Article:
NIWA's survey was sparked by Project Reef, a citizen science study of a single reef off Pātea which began in 2016 because of concerns over the seabed mining proposal.

Project Reef was begun by the South Taranaki Underwater Club with partners Ngā Rauru, Ngāti Ruanui and TRC, gaining funding from the Ministry for Business, Innovation and Employment and working with local high school students.

Project Reef called on NIWA, which in June 2020 sent the Kaharoa to carry out a high-resolution sonar scan of the Pātea Banks, revealing almost 10 percent of the 62km2 surveyed area was likely to be reefs.

In March 2021 NIWA returned on the Ikatere, towing an underwater video sled.

TRC won a government Envirolink grant to commission NIWA to fully analyse the collected data and the results were combined with Project Reef information in the NIWA report.

Little is known about the inshore seabed of the South Taranaki Bight. Research trawl surveys have avoided the Pātea Banks because of uncharted rocky reefs and frequent rough seas.

A New Zealand Eagle Ray was one of the rarer finds.

A New Zealand Eagle Ray was one of the rarer finds. Photo: Project Reef via LDR

"Paradoxically, there has been a wider general perception that subtidal reefs are rare in the region, and combined with the remote access and weather issues, this region has been one of the least studied coastal regions of New Zealand," NIWA said.

"Knowing what is where, and how much, is a fundamental requirement for effective resource management (however 'resource' is defined)."

TRC's environment quality director Abby Matthews this week presented NIWA's report to the council's Policy and Planning Committee, noting that "there is an obvious need to learn more about the remaining reef systems".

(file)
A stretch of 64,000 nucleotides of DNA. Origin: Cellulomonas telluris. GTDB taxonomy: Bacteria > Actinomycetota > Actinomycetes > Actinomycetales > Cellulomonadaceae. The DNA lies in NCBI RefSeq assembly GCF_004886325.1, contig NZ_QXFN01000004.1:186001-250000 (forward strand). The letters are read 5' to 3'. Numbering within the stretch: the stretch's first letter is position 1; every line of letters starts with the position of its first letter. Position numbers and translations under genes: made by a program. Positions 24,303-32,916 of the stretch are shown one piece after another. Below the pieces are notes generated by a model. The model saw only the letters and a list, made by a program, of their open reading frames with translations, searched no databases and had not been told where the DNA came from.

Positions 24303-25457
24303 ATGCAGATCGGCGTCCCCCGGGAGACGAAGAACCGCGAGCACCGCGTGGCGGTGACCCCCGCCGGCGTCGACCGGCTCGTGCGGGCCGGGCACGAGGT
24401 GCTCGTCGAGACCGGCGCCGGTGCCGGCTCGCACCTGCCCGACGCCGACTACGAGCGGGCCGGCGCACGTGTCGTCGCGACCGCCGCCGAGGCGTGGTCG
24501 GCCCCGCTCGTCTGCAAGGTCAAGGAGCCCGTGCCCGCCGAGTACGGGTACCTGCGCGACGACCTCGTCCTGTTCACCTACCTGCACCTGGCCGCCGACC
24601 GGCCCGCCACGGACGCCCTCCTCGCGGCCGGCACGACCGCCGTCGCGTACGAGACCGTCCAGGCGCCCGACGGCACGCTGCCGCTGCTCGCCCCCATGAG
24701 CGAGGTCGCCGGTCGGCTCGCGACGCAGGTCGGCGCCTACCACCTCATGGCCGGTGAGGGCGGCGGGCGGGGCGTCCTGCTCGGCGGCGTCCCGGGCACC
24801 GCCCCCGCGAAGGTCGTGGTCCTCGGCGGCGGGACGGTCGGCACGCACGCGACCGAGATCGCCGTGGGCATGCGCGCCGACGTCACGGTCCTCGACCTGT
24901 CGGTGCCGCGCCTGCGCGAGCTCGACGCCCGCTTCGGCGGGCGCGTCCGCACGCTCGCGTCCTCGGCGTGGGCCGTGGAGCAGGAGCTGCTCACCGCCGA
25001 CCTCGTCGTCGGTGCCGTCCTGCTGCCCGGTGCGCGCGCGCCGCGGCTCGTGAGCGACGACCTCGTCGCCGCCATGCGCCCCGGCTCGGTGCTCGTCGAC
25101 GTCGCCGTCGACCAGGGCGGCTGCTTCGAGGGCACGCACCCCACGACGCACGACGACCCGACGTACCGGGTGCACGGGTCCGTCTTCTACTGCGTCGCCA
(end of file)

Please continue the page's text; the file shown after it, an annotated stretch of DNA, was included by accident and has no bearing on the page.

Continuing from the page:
"The vast majority of rocky reefs on the Pātea Bank remain uncharted… There are likely many more reefs that are yet to be mapped."

Matthews said that during the Coastal Plan process the Department of Conservation and Forest and Bird highlighted the lack of spatial planning and mapping of significant sites in the Coastal Marine Area (CMA).

"The council's position on this at the time was that it would be prohibitively expensive to indiscriminately survey and map the entire Taranaki CMA, however, that we would take a strategic approach and capitalise on research and surveying opportunities as they arose."

Evidence presented by Project Reef has already seen its reef scheduled as an Area of Outstanding Natural Character in TRC's proposed coastal plan, joining the already-scheduled North and South Traps.

The NIWA report recommended more analysis of data already collected, to predict of habitat types, species, and their likely densities.

Dive scientists could make targeted collections of geological samples and high priority species, and local divers use Go-Pro cameras to take more underwater video.

It suggested Project Reef's citizen scientists could install drop-cameras from small boats across a wide range of sites quickly and cost-effectively.